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U.S. Economy and Workers Have Most to Lose from Tariff Hikes

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U.S. Economy and Workers Have Most to Lose from Tariff Hikes

International trade policy is more embattled than it has been in decades. Last week, President Trump announced a 25 per cent tariff on all steel imports and a 10 per cent jump for imported aluminum. A few days later, a senior U.S. official declared there would be no exclusions for Canada or others (NAFTA notwithstanding). 

Reactions have been swift. The president of the European Commission threatened immediate retaliatory actions on iconic U.S. exports like Harley-Davidsons and bourbon. China warned against trade restrictions, saying it “will not sit idly by.” Canada, Brazil and others warned of retaliatory action. 

The International Monetary Fund (IMF) warned that such import restrictions are “likely to cause damage not only outside the U.S., but also to the U.S. economy itself, including to its manufacturing and construction sectors, which are major users of aluminum and steel.”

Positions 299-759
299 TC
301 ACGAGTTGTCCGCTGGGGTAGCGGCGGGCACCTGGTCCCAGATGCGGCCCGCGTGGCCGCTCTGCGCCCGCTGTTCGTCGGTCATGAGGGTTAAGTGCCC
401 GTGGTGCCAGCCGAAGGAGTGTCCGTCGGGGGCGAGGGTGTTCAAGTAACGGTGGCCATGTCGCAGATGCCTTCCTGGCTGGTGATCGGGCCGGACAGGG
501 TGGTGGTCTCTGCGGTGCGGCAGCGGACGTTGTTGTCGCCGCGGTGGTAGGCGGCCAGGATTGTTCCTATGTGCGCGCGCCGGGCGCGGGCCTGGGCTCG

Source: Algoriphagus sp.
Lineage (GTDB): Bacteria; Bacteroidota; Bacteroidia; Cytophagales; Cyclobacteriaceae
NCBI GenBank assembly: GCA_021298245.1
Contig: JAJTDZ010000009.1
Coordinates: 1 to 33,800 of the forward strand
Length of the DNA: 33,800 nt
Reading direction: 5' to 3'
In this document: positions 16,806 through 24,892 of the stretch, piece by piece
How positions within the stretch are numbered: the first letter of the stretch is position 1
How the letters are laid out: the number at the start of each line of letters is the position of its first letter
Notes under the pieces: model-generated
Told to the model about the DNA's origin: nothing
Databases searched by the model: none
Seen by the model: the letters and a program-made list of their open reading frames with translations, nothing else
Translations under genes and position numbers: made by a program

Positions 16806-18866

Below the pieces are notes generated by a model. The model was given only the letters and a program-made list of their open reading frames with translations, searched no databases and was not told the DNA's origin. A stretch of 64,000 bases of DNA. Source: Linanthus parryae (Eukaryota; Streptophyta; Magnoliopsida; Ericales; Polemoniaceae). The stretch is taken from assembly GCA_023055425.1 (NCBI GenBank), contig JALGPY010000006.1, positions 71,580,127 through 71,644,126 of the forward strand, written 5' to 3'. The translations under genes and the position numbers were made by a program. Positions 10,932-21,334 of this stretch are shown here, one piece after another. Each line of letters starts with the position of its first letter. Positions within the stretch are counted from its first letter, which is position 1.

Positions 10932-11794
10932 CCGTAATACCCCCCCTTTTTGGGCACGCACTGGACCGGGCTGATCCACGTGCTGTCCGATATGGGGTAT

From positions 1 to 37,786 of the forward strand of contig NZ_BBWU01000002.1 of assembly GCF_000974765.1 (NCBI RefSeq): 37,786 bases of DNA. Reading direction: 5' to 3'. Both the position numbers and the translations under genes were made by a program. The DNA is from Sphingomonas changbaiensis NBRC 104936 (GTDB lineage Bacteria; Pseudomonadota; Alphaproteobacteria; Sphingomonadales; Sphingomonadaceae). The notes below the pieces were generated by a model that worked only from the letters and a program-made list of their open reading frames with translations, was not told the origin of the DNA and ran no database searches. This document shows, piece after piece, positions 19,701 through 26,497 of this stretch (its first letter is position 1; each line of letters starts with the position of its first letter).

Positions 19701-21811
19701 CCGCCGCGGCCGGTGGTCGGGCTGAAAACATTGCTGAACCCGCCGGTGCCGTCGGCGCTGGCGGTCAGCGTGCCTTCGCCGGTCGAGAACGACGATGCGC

A recent economic analysis by IISD not only confirmed the IMF warning but quantified it. Two research economists applied an economic trade model to simulate the impacts of a 20 per cent tariff increase in North American industries such as steel, as well as cement and automobiles.

The key finding is that the U.S. economy and American workers have the most to lose from a 20 per cent tariff hike, at roughly USD 3.4 billion a year in terms of GDP and approximately USD 5 billion in welfare losses.[1] The modelling also showed that nearly 460,000 people would be displaced in the steel industry in the U.S. alone, with a further 240,000 in Mexico and nearly 75,000 in Canada.

However, the biggest loser in North America is the Canadian steel sector, where the 20 per cent tariff increase leads to an output decline of 13 per cent (compared to 6.5 per cent in Mexico).

Our research found that the 20 per cent tariff increase would have a small overall effect on total energy output in Canada, Mexico and the United States. This is an important finding from a climate change perspective. However, it also found that increased trade protectionism would reduce renewable energy, already straining from the 30 per cent tariff increase announced by the United States in January 2018 on solar cells and modules.  


[1] The concept of welfare is an aggregation of producer and consumer gains and losses. Free trade enhances consumer welfare by making products cheaper, therefore reversal results in consumer losses.

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